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The First Bank Failure of 2024 Won't Be the Last

Breaking news: The first bank failure of 2024 has been announced, and here’s why we don’t believe it will be the last…

The First Bank Failure of 2024 Wont Be the Last
Public domain image via Library of Congress
Public domain image via Library of Congress

From Peter Reagan for Birch Gold Group

Breaking news: The Wall Street Journal announced the first bank failure of 2024...

Regulators are set to seize the troubled Philadelphia bank Republic First Bancorp and are near a deal to sell it to another lender, the fourth high-profile bank failure since last spring.

What happened to Republic First?

The same thing that happened to the others:

Republic First faced some of the same problems as the three regional banks that failed last year: paper losses on assets that lost value as interest rates rose and high proportions of uninsured deposits that can quickly flee.

Why do I think this won't be the last bank failure of 2024? WSJ captured the situation in a nutshell:

But regional banks are still on shaky ground. Two years of higher rates have forced them to pay more interest on deposits, which has increasingly eaten into profits. It will be harder for them to absorb the costs of potentially stricter regulatory requirements and technology updates, compared with megabanks... And some hold high concentrations of loans on offices and other commercial real estate that are under pressure.

I'm going to explain the issues banks are facing in greater detail, and then explain why I don't think this will be the last bank failure of the year.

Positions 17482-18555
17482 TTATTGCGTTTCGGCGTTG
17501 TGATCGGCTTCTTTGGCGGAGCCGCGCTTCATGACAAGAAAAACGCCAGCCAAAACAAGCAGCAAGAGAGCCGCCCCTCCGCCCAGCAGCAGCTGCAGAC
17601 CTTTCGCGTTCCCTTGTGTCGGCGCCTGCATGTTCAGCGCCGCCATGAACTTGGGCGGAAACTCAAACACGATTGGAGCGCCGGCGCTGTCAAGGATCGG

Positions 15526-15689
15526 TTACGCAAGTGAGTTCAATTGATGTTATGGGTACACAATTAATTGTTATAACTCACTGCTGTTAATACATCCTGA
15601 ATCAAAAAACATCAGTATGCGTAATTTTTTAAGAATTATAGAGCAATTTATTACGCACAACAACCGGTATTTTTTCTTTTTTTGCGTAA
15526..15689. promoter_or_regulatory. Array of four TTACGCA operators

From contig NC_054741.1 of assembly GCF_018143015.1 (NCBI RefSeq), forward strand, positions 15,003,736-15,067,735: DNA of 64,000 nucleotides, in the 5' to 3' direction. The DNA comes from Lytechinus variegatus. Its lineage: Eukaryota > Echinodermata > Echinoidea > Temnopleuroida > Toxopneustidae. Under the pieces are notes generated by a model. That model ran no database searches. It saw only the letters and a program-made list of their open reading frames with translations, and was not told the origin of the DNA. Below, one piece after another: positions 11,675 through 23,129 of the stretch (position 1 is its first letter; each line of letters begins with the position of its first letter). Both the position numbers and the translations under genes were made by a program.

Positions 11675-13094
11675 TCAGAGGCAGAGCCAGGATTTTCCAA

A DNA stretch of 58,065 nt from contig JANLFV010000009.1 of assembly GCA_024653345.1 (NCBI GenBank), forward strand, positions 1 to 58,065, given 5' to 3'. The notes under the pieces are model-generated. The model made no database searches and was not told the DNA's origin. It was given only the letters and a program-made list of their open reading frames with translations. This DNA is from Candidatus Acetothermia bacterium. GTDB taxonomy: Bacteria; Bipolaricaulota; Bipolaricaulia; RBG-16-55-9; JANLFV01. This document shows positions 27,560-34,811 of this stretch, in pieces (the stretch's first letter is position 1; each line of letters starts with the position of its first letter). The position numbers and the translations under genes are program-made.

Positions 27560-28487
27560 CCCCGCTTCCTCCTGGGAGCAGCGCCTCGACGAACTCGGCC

When interest rates rise, debt loses value

Two years ago, the Federal Reserve finally, reluctantly began their attempt to get inflation under control. This meant raising interest rates off the floor. It's shocking to realize that, for more than half of the last 16 years since the Great Financial Crisis, interest rates were near zero:

Raising interest rates effectively makes credit more expensive (learn more about how interest rates work). Borrowing money costs more.

This has the effect of cooling off economic activity. Generally speaking, entrepreneurs and businesses become more thoughtful and cautious when the cost of capital goes up. Mortgage rates, car loans and credit card APRs rise, too, which makes consumer spending more expensive.

There's one small problem, though. Higher interest rates lower the market value of older loans issued at a lower rate. (See the appendix below for details.) In a nutshell, banks that made lots of loans at low interest rates are NOT in good shape.

And that's not all that's putting pressure on their bottom lines...

Higher interest rates cut into bank profits

In order to make loans (and make money), banks need deposits. People like you and me to open a checking or savings account. And that's not easy, per this WSJ report: